Arts & Crafts homes

Q2 2017

The Arts & Crafts movement embraced architecture as a way to revive craftsmanship and individuality. We take a look at why people love these rustic gems.

With a design ethos that embraces locally-sourced goods and long-lasting solid construction, it’s no wonder that Arts & Crafts homes are becoming more fashionable than ever.

Why do people like them?

While the original Arts & Craft movement only spanned a period for around 30 years at the end of the 19th Century and the beginning of the 20th, its impact can still be felt – and seen – today.

These homes – designed by the like of William Morris, Sir Edwin Lutyens, John Ruskin and Charles Rennie Mackintosh – combine the charm of a traditional country cottage with the size and proportions of a more generous property. It means modern homebuyers can enjoy size and adaptability with character.

The design and build of these homes was simple but sturdy – using traditional building methods and natural materials.

They aimed to reflect their locality through the use of locally-sourced materials and regional craftsman. While they used building techniques previously seen in the Middle Ages, the design was classed as modern and distinctive. This meant the properties could be adapted to their location, whether that was a small villages or city centre.

How to spot an Arts & Crafts home

Arts & Crafts homes like to show off their construction methods. So expect brickwork, timber and beams to be noticeable features. Oak frames are a big favourite and are usually showcased on the exterior with either brick or render in between the beams.

The home will most likely be a solid looking building, with generous proportions that can be seen in wide porches, pointed window arches and large, low roofs.

Many of the eaves reach down to the first floor, making such properties look like they are only one and a half storeys high. The second floor will have dormer windows to accommodate sleeping areas.

Sometimes, a number of pitched roofs are combined to increase interior floor space, while large chimneys are a design feature seen on most Arts & Craft homes.

The windows, which are often set back more than in other homes, are often built from small panes of glass in a classic ‘cottage’ style, while bay windows at ground level are sometimes used for the main rooms. You might also spot smaller feature windows that can be round or heart shaped.

Front doors will be solid wood or planked. They will be sturdy looking and wide and are often set on a feature porch, which could include a recessed area or arched opening.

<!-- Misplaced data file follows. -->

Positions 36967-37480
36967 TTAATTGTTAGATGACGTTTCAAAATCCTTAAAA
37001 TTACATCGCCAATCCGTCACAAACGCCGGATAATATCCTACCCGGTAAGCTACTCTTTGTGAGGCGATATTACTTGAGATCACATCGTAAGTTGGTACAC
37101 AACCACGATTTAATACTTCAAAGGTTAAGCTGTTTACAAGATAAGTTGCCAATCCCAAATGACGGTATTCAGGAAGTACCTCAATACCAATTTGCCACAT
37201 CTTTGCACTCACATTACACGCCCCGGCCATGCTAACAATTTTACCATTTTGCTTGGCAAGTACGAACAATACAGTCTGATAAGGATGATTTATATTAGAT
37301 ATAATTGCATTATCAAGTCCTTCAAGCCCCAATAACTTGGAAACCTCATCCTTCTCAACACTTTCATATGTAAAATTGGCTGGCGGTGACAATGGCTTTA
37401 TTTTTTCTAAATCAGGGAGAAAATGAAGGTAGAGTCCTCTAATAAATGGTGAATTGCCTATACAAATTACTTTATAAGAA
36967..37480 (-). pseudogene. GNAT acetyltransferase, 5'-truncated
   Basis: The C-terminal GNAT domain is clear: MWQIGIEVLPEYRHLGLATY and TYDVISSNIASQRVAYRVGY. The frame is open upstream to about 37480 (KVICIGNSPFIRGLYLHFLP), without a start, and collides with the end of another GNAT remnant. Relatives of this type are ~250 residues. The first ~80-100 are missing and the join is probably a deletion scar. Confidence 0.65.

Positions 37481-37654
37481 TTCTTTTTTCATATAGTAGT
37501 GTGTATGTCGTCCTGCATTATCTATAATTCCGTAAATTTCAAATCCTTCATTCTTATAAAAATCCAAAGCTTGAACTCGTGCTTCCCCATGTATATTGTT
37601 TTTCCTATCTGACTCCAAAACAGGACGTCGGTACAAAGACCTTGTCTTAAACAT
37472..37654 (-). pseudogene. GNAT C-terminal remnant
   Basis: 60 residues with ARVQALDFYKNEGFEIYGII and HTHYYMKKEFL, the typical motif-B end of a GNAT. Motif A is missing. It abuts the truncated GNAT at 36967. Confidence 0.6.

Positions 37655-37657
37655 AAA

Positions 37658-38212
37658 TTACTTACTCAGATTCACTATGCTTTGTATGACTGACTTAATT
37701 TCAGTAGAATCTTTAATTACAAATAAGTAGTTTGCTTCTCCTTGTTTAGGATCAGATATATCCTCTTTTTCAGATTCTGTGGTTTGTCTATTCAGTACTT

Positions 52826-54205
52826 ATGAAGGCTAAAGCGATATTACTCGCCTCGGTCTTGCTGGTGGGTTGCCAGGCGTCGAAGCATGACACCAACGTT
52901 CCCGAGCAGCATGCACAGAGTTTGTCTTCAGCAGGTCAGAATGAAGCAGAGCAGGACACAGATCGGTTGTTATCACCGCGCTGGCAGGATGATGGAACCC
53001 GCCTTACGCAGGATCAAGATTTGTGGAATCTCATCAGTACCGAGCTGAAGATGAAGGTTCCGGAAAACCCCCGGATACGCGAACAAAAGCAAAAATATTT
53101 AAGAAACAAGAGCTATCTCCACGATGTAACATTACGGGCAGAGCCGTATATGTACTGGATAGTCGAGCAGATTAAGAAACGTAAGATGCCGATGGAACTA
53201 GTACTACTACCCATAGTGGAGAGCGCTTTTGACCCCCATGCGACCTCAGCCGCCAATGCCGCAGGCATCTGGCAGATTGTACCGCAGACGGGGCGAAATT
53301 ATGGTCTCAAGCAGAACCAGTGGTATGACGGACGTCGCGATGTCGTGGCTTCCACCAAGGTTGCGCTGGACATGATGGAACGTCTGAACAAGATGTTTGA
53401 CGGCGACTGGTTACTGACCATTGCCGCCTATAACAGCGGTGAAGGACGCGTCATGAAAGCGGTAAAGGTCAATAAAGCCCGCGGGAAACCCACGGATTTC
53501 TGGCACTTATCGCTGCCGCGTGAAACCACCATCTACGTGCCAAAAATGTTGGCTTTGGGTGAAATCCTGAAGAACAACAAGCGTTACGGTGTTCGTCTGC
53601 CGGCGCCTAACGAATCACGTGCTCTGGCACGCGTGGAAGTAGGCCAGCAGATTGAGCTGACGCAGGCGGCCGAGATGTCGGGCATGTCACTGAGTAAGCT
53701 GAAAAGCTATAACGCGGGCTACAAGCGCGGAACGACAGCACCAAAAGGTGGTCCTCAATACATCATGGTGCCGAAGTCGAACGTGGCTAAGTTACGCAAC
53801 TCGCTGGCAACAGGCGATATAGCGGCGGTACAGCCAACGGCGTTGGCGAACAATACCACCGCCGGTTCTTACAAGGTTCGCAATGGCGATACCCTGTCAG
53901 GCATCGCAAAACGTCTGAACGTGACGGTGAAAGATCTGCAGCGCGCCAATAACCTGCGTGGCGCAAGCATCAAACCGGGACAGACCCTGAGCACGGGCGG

The inside is just as important as the outside, with leading Arts & Crafts figures like William Morris also creating furniture and wallpaper designs that would complement the homes. Stained glass and brick fireplaces, to go with the feature chimneys, were also major features.

Where to find them

  • Bedford Park, London. This garden suburb contains 360 Arts & Crafts homes built between 1880 and 1900.
  • Hampstead Garden Suburb. Founded in 1907 as a model of community life and conceived by Henrietta Barnett, it was designed and planned by Raymond Unwin, Barry Parker and Edwin Lutyens.
  • Bilton Alnwick. This Northumberland property takes much inspiration from the Arts & Crafts period, though needs some work. Built in 1926, many original features remain including tapestry on the dining room wall. Details here.
  • The Hill House, Glasgow. 20 miles outside the city is this Mackintosh house, now run by the National Trust.
  • Stanningfield. Built in 1905 as a fine example of an Edwardian Arts & Craft style family house, Stanningfield also boasts views across the River Tamar and Saltash, an area known as the Gateway to Cornwall. Read more about this amazing property.
  • Pantiles. An imposing Grade II listed Manor House on the edge of Keston, Pantiles was built in 1872 and is a wonderful example of classic period architecture designed by the renowned pioneer of Arts and Crafts architecture, Phillip Webb for Lord Sackville-Cecil. View the property today.

What to watch out for…

As far as period properties go, Arts & Crafts ones are probably among the best when it comes to keeping their condition. Their solid build and relatively young age means that a well-maintained property should be as good now as it was 100 years ago.

But there are a few things to look for:

  • Modern interiors. As mentioned, the interior is almost as important as the exterior and construction. If it’s got the original wallpaper that’s a good sign. But if it’s been stripped of any character and redecorated in a modern style, it could affect the value.
  • Rotten beams. With beam construction such a key feature, if they’ve not been looked after and have started to rot you could have an issue.
  • Listed properties. Many of the best examples are listed, so if you’re planning any work or repairs you’ll have to do so in the original style. And as Arts & Crafts homes were built using traditional methods, this could be costly.
  • Working fireplaces. As its one of the main features, make sure the fireplace is in full working condition and has been cleaned regularly.
  • Light. Thanks to the small windows and overhanging roofs, the interiors can be a bit dark for modern tastes.
  • Layout. Some modern buyers might find the rooms too small, especially the kitchen. They might need expanding, which can be an issue in listed properties.